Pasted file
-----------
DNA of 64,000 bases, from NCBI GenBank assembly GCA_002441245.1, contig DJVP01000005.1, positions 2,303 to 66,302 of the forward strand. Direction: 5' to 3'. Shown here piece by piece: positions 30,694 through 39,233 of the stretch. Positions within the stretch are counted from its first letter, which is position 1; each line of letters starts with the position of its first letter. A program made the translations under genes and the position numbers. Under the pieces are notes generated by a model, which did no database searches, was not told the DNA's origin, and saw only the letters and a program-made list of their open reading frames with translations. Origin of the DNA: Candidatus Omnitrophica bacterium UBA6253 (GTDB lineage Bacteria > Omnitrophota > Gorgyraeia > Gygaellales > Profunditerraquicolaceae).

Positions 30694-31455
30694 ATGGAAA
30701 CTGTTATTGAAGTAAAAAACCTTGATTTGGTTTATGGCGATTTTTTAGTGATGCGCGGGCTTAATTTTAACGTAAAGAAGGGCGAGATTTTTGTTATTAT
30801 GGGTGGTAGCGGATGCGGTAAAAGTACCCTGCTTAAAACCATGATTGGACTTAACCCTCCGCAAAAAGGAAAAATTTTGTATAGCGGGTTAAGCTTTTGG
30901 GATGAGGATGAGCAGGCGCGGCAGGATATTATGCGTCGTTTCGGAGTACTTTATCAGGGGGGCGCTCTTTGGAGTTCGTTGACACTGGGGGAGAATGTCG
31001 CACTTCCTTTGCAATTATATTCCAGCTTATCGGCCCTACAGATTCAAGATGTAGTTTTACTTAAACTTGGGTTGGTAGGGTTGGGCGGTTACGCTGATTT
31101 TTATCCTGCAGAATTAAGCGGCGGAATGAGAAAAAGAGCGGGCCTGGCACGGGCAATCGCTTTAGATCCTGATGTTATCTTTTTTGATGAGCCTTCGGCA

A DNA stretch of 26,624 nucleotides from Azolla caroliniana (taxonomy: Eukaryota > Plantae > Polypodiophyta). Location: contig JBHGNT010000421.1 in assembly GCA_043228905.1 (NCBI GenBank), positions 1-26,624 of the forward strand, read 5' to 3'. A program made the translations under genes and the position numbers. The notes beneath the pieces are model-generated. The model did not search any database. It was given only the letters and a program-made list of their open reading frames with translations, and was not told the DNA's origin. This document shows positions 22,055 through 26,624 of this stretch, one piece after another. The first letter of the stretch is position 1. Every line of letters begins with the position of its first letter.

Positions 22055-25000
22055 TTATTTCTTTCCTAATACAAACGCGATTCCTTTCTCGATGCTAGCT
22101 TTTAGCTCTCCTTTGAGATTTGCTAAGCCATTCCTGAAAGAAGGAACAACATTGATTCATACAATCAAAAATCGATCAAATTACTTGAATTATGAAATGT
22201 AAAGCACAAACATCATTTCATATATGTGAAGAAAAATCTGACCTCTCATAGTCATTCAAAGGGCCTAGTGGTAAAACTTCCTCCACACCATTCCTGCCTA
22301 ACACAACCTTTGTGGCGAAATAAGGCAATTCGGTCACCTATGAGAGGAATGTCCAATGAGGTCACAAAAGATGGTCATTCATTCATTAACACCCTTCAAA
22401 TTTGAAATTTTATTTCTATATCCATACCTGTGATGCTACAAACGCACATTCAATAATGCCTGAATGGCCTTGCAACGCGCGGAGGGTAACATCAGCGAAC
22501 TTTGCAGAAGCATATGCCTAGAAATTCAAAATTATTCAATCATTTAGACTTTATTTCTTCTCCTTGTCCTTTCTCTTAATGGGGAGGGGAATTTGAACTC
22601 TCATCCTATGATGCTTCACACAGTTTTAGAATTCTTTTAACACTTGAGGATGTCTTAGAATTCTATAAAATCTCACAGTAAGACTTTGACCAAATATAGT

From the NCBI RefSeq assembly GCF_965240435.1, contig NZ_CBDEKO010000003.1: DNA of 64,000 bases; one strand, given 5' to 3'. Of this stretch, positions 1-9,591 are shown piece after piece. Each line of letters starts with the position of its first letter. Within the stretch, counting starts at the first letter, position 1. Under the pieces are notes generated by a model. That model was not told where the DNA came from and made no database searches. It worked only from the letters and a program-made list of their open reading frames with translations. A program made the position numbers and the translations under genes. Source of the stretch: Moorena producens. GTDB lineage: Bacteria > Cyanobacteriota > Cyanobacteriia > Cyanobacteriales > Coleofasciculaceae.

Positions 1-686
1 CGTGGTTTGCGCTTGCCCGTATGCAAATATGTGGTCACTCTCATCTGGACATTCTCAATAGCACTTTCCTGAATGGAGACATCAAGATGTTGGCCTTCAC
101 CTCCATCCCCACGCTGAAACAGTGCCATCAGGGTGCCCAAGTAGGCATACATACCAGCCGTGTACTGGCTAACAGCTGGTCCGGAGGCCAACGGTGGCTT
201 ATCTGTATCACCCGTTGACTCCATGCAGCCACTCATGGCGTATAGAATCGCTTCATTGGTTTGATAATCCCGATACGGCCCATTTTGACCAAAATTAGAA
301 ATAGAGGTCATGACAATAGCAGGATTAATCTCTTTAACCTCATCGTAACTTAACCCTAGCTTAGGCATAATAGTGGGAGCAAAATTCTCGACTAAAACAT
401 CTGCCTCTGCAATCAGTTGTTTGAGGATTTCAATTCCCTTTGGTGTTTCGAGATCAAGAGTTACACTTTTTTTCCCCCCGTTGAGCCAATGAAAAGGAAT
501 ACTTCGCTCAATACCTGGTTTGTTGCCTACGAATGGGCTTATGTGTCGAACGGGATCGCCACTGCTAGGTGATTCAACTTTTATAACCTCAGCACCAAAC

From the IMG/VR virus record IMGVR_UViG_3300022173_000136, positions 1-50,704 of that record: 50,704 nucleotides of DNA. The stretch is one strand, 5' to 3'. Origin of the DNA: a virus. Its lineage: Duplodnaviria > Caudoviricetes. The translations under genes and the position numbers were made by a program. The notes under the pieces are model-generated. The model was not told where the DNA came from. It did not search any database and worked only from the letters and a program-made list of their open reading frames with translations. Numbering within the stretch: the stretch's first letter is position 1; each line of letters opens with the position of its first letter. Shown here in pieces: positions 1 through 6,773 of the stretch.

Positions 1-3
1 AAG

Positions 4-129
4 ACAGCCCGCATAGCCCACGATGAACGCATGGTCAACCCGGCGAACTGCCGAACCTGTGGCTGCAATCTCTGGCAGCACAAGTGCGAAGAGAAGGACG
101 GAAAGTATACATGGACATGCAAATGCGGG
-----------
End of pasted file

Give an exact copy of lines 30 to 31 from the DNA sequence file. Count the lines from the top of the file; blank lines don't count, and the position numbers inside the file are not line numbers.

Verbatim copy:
4 ACAGCCCGCATAGCCCACGATGAACGCATGGTCAACCCGGCGAACTGCCGAACCTGTGGCTGCAATCTCTGGCAGCACAAGTGCGAAGAGAAGGACG
101 GAAAGTATACATGGACATGCAAATGCGGG